Alan Alda addresses attendees of the First Zuckerman US-Israel Symposium on November 7, 2017
ANNOUNCING THE ZUCKERMAN INSTITUTE-ALDA CENTER SCHOLARS PROJECT IN ISRAEL
Enhancing science communication for Zuckerman STEM Leadership scholars
If we do not understand science, we are not prepared to make informed decisions that affect our lives, the lives of others, and the health of our world. Facts, clear communication, and empathy have been lost in our personal and national discussions.
In an effort to deal with these issues, the Mortimer B. Zuckerman STEM Leadership Program is proud to announce a new partnership with the Alan Alda Center for Communicating Science at Stony Brook University. This new partnership recognizes that now more than ever before, effective science communication is needed.
“I love Mort’s program that brings scientists from Israel together with those from the United States,” said Mr. Alda, the actor, writer, and science advocate who serves as a visiting professor at the Center. “That kind of collaboration can bring creative leaps to science that are not yet imagined and can benefit the fortunes of both countries.”
Under the auspices of the Zuckerman Institute-Alda Center Scholars Project in Israel, scholars participate in 2-day workshops with Alda Center facilitators and researchers, have access to ongoing support through the Alda-Kavli Online Learning Center and are provided with tools to:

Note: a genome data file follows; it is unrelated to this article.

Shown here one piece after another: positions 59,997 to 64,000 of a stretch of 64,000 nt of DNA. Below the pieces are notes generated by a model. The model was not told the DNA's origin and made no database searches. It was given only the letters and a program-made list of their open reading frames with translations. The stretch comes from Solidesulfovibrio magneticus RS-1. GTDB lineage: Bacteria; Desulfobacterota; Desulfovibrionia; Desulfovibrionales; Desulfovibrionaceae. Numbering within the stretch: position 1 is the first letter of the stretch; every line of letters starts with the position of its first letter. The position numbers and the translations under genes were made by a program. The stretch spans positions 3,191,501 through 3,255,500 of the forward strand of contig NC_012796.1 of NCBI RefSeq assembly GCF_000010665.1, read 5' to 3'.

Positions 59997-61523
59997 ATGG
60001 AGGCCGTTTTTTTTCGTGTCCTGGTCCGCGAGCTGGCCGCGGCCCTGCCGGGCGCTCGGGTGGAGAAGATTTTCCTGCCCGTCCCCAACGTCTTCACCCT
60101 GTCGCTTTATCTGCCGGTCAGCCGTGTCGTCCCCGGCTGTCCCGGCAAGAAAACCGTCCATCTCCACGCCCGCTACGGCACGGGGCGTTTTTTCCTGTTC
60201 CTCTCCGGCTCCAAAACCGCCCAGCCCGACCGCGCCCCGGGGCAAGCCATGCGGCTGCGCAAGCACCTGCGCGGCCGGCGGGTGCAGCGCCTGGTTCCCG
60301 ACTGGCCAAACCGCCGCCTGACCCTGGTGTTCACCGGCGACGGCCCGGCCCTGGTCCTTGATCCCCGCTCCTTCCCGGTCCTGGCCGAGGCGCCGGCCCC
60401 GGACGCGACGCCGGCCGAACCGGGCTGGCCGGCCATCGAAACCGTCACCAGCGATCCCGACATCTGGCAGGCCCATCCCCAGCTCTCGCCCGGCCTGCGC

- Collaborate more effectively with other researchers — broadening their impact globally.
- Increase the effectiveness of their communication with funders and policy makers, helping to open doors to funding opportunities.
- Use the Alda Method™ to enhance their research methodology, leading to publication in peer-reviewed journals.
- Enhance their ability to communicate with the public about the importance of science in their lives.
About the Alda Center
The Alan Alda Center for Communicating Science is a leader in communication training and research. Since 2009, the Center has used innovative techniques to sharpen the communication skills of over 7,000 scientists and medical personnel, and exposed over 26,000 professionals to the techniques and value of science communication for profoundly improving our society.